Wednesday, October 11, 2017

Curb Whose Enthusiasm?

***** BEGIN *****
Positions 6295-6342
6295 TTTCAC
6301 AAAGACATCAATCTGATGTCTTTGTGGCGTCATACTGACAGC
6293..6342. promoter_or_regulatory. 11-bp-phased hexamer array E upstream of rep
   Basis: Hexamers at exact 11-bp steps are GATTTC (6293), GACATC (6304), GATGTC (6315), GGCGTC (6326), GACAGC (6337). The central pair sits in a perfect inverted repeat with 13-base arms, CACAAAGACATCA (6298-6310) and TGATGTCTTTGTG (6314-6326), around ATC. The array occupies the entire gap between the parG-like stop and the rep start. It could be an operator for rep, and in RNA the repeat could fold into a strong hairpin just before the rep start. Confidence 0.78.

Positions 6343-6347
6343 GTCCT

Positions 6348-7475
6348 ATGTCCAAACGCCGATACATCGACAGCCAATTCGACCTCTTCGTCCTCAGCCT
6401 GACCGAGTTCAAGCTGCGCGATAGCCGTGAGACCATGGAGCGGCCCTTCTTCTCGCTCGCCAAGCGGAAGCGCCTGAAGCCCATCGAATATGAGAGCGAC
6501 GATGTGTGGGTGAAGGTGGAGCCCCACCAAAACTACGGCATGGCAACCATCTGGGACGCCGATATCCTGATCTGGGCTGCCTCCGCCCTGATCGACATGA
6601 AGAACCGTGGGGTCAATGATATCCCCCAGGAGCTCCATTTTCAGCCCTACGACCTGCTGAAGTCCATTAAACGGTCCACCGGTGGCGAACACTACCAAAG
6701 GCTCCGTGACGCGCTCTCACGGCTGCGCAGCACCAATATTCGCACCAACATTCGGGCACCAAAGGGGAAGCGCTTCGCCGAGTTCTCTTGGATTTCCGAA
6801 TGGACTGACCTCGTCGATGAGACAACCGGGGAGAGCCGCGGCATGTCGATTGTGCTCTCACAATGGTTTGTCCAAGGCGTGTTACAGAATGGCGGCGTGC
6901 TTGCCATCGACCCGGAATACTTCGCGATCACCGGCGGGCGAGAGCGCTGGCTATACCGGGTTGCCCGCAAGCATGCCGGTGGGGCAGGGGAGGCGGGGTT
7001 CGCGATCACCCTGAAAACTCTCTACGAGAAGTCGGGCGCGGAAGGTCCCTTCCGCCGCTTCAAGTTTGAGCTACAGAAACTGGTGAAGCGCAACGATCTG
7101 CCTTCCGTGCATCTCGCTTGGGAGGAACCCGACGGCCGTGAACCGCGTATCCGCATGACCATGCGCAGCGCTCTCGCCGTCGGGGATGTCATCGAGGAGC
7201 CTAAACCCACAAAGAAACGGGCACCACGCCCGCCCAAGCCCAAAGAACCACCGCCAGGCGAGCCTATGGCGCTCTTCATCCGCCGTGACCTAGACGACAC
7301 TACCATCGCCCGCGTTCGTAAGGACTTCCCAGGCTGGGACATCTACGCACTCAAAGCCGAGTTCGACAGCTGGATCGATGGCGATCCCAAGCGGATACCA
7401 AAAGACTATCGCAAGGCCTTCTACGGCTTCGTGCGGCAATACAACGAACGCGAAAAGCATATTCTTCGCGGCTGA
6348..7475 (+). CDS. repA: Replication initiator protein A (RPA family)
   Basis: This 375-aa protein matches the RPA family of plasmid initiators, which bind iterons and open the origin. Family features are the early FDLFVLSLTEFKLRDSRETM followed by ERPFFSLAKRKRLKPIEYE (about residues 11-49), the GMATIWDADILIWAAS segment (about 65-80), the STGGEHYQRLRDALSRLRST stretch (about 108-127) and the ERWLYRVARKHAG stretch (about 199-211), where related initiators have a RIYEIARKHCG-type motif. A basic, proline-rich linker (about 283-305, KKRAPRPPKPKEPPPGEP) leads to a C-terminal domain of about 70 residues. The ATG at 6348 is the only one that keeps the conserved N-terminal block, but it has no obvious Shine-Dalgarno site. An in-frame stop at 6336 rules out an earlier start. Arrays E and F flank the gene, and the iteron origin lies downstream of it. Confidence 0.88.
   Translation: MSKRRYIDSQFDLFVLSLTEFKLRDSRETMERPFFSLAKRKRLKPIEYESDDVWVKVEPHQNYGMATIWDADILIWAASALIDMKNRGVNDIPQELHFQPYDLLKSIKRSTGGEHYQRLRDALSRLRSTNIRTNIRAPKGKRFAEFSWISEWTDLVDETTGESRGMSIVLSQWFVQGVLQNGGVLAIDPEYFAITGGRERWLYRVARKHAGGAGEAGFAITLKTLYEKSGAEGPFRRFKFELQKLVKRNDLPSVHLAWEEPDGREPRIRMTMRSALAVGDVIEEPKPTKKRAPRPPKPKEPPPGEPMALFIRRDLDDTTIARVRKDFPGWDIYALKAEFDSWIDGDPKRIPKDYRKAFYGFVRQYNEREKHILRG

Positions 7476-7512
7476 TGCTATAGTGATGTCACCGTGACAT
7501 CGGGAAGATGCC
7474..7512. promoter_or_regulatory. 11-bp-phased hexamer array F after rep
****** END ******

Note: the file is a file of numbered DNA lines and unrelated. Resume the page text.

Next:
A new season of Curb Your Enthusiasm has just begun on HBO. And when you think about it, next to The Honeymooners, the show possesses one of the most philosophically meaningful titles in the history of television. Ralph and Jane were hardly on a honeymoon, fighting in their cramped tenement apartment and that was the point. But Curb Your Enthusiasm goes much further. It’s a sophisticated indictment of starry-eyed optimists, ambition, success and the whole notion that there's something better to strive towards at the end of the rainbow. The genius of the show resides in the persona created by Larry David who conveys his message in such an understated way. He’s the classic anti-hero whose provenance obviously derives from Seinfeld, Woody Allen and ultimately Charlie Chaplin. The mantra of the show could well be Yeats’ too often quoted lines from “The Second Coming,” “The best lack all conviction, while the worst/Are full of passionate intensity.” But though the lines would seem to pull the carpet out from under the evangelical impulse, they themselves partake of a certain sententiousness and melodrama. The art of Curb Your Enthusiasm is to produce a similar emotion in the everyday language of a hapless schmuck. In one recent episode Larry, who’s producing a musical entitled Fatwa actually becomes the object of one. Talk about blacklisting, the results are hilarious, but when you stop laughing, equally frightening.

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